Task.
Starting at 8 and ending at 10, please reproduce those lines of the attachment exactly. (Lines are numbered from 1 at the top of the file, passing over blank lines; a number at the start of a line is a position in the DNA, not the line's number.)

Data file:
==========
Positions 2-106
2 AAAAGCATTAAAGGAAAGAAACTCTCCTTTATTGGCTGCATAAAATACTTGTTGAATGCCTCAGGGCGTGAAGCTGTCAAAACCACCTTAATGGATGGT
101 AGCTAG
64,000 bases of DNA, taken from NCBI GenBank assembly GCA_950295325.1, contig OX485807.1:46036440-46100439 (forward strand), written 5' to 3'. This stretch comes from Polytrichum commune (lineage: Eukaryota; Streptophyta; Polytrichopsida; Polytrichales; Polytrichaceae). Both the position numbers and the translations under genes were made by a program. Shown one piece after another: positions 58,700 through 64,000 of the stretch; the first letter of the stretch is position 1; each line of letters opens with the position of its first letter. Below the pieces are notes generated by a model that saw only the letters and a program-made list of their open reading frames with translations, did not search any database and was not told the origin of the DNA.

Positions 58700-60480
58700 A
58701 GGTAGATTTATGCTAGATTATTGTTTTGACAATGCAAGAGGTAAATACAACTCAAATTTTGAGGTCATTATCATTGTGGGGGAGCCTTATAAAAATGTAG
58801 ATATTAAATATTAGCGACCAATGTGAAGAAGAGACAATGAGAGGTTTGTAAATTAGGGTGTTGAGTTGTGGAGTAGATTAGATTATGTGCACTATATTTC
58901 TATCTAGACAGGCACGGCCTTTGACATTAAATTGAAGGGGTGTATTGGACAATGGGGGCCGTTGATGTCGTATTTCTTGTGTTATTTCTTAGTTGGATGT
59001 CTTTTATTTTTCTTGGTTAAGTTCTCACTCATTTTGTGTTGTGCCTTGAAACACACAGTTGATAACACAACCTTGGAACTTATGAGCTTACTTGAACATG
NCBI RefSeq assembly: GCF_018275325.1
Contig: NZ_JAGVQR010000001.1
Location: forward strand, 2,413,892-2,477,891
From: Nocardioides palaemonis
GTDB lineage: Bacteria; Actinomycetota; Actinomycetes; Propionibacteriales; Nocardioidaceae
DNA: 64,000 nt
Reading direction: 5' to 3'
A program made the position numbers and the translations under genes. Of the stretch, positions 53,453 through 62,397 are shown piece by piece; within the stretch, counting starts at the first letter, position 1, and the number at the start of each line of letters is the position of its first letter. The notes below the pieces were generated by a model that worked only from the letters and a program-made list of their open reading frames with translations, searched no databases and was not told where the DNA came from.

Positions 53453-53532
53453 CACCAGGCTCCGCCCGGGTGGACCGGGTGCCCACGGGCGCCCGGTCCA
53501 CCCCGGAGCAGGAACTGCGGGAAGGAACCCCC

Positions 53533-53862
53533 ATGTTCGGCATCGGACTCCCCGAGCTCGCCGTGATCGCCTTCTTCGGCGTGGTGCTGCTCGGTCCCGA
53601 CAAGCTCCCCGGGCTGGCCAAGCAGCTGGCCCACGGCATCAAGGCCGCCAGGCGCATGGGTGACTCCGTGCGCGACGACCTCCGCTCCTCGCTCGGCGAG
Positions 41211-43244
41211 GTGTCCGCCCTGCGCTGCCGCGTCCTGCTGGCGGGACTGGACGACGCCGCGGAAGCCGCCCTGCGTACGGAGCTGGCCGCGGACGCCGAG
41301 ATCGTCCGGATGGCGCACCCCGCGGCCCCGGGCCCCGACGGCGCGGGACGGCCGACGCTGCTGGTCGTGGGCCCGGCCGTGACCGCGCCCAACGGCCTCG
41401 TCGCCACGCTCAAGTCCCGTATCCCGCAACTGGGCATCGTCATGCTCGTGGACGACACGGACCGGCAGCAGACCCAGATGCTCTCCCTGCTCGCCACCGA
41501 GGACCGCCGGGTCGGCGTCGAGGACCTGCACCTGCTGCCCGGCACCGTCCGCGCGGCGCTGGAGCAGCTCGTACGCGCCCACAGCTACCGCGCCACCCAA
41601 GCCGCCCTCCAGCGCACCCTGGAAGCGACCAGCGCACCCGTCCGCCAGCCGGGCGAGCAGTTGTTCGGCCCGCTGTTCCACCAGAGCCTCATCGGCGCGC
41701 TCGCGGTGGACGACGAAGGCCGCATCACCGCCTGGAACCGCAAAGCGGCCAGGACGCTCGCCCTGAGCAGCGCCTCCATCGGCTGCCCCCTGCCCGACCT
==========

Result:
58801 ATATTAAATATTAGCGACCAATGTGAAGAAGAGACAATGAGAGGTTTGTAAATTAGGGTGTTGAGTTGTGGAGTAGATTAGATTATGTGCACTATATTTC
58901 TATCTAGACAGGCACGGCCTTTGACATTAAATTGAAGGGGTGTATTGGACAATGGGGGCCGTTGATGTCGTATTTCTTGTGTTATTTCTTAGTTGGATGT
59001 CTTTTATTTTTCTTGGTTAAGTTCTCACTCATTTTGTGTTGTGCCTTGAAACACACAGTTGATAACACAACCTTGGAACTTATGAGCTTACTTGAACATG